8. Next you will want to click on the radio button next to Respond by gaze. The default is to respond as soon as the subject looks at this LookZone. If you want them to have to look at a LookZone for a set amount of time before responding you can increase this value.
9. Because we want to activate the Buildings LookZone Collection we need to choose the Activate a collection and choose the “Buildings” option
10. Click the OK button
11. The LookZone Properties window will disappear. the LookZone around the large boat is now setup.
12. We now need to repeat steps 6 through 10 for the “SmallBoat” LookZone
13. Click “F2” to exit full screen mode

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Utilize Trail Truncation

Trail truncation is an option within GazeTracker that limits the gaze points to only a certain time before and after the current time during a recording. This is particularly critical when the slide stimulus changes such as in Video Analysis. To set up Trail Truncation in GazeTracker
1. Load the experiment
2. Click on the Options tab
3. You will see Gaze Trail group on the ribbon

4. If Enable Trail Truncation is not highlighted in orange (as above), you will need to click on it.
This will enable the Start delta (s) and End delta (s) text boxes
5. The Start Delta is the time in seconds of gaze data to display before the current time, so basically before the displayed time. We normally recommend setting this to 2
6. The End delta (s) is the time in seconds of gaze data to display after the current time, so basically after the current time, or into the future. We normally recommend setting this to .2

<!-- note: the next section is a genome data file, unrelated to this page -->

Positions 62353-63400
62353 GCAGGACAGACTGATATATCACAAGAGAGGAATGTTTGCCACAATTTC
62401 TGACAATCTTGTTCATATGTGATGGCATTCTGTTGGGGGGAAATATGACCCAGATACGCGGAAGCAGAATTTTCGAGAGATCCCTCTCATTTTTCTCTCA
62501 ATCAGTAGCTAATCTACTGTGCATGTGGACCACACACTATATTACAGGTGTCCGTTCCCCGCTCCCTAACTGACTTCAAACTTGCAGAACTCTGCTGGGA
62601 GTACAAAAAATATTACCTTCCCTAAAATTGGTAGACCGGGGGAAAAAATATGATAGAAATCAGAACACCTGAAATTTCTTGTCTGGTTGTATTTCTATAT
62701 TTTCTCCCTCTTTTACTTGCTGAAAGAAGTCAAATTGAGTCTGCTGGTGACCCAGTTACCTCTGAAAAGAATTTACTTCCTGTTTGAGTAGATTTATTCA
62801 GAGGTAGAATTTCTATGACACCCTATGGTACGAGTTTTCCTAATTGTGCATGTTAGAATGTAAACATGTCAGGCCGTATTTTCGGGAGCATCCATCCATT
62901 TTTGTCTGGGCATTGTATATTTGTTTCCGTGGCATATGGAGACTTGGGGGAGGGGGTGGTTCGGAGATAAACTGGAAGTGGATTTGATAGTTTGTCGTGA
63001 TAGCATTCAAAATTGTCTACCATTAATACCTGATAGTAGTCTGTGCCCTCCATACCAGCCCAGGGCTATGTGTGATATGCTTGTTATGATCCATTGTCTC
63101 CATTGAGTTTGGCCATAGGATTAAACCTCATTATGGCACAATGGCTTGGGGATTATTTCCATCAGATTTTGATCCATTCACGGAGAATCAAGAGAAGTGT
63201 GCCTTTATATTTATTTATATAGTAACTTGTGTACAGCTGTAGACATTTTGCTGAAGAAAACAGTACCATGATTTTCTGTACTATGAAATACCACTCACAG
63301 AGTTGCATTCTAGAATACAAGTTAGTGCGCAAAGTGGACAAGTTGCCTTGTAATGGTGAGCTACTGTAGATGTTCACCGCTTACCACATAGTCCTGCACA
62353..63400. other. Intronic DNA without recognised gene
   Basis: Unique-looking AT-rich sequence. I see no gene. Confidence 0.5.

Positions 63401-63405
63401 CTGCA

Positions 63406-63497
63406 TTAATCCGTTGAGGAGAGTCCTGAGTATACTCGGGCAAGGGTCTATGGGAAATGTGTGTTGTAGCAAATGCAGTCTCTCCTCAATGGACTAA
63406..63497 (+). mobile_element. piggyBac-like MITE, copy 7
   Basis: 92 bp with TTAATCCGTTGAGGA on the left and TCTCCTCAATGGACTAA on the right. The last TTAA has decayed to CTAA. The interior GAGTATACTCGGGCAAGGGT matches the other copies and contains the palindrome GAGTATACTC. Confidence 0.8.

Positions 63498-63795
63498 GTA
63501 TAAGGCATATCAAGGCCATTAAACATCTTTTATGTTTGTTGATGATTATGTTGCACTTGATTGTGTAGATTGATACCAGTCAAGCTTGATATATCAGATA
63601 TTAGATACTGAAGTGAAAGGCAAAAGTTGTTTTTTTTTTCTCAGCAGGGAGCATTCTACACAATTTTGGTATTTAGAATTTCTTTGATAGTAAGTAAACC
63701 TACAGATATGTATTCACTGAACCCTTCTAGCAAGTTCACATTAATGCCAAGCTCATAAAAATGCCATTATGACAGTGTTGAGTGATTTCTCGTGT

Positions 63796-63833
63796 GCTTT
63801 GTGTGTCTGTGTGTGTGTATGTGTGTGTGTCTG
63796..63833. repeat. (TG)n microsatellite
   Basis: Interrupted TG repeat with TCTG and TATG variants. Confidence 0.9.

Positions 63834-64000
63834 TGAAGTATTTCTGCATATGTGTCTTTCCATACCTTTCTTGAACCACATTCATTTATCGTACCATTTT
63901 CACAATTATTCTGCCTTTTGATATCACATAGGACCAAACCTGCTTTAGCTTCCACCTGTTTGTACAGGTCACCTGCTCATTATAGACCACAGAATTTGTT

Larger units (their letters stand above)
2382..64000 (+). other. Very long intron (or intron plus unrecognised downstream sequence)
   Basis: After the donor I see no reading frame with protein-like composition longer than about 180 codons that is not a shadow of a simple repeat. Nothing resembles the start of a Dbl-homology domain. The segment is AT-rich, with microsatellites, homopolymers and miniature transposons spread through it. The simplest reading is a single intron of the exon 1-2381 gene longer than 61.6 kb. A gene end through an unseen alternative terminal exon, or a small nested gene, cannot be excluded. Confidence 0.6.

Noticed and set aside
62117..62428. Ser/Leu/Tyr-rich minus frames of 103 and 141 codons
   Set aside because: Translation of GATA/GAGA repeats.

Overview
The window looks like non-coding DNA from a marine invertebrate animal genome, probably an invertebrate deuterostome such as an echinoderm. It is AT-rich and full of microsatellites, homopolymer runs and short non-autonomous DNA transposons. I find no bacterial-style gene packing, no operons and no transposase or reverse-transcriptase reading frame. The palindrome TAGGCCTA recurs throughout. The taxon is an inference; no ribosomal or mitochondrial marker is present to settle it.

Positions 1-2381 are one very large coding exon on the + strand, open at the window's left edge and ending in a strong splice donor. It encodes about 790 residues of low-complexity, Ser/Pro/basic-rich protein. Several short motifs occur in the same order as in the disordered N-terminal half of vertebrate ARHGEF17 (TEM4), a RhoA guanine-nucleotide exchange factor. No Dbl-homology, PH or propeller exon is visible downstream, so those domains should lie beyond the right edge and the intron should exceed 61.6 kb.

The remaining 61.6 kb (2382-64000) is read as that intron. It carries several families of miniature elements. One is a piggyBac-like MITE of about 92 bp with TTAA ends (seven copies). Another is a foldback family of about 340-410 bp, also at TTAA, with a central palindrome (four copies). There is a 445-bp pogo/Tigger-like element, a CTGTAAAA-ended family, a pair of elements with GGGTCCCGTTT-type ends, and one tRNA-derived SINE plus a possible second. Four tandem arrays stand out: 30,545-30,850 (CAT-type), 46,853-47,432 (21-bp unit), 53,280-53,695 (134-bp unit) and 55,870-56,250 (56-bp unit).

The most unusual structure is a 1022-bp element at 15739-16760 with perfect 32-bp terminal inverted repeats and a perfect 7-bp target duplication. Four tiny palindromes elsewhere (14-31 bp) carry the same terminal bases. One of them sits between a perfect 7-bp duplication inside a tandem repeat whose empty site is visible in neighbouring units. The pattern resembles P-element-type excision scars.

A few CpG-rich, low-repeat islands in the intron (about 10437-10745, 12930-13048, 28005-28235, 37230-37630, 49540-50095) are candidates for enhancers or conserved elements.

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Analyze data on a different computer from the recording computer?

There are often times when you will want to analyze data on a different machine then the one that was
used to record the data. All Experiment settings along with any recording sessions for the experiments
are stored in a single database. Other then the database, you will also need move over any stimulus
files that are used in the experiments. This tutorial will cover those steps:

Export the experiment

The first thing you will need to do is locate the database file as well as stimulus files on the recording
computer. These steps will need to be done on the recording computer
1. Open GazeTracker
2. Right click on the experiment group (Image
Experiments/Application Experiments/Video Experiments) in the
Experiment Explorer, and choose Properties
This will load the database options into the Properties
pane below
3. Click on the button to back up the database
This will bring up the Backup Database File dialog. This dialog allows you to save or
“backup” your database to a new location.
4. Save the database to your removable media or shared network.
5. Select the first recording by double clicking it.
This will load the Properties pane. Each one of your slides
will have the path to stimulus listed. You might need to
scroll to the right to see the entire path.
6. Navigate to each stimulus image/video and copy it to your
removable media or network
You have now effectively exported everything you need in order to analyze your
experiment to your removable media or network share. At this point you should change
to the computer that you want to use for analysis and follow the steps below to do the
import

Import the Experiment

1. Copy the database and stimulus files to the new computer
2. Open GazeTracker
3. Right click on the experiment group (Image Experiments/Application Experiments/Video
Experiments) in the Experiment Explorer, and choose Change Database…
This will open the Database Management dialog
4. Click the Browse…
This will open the Open Database File dialog
5. Navigate to where you saved the database and click Open 6. Click the OK button on the Database Management dialog box to load the new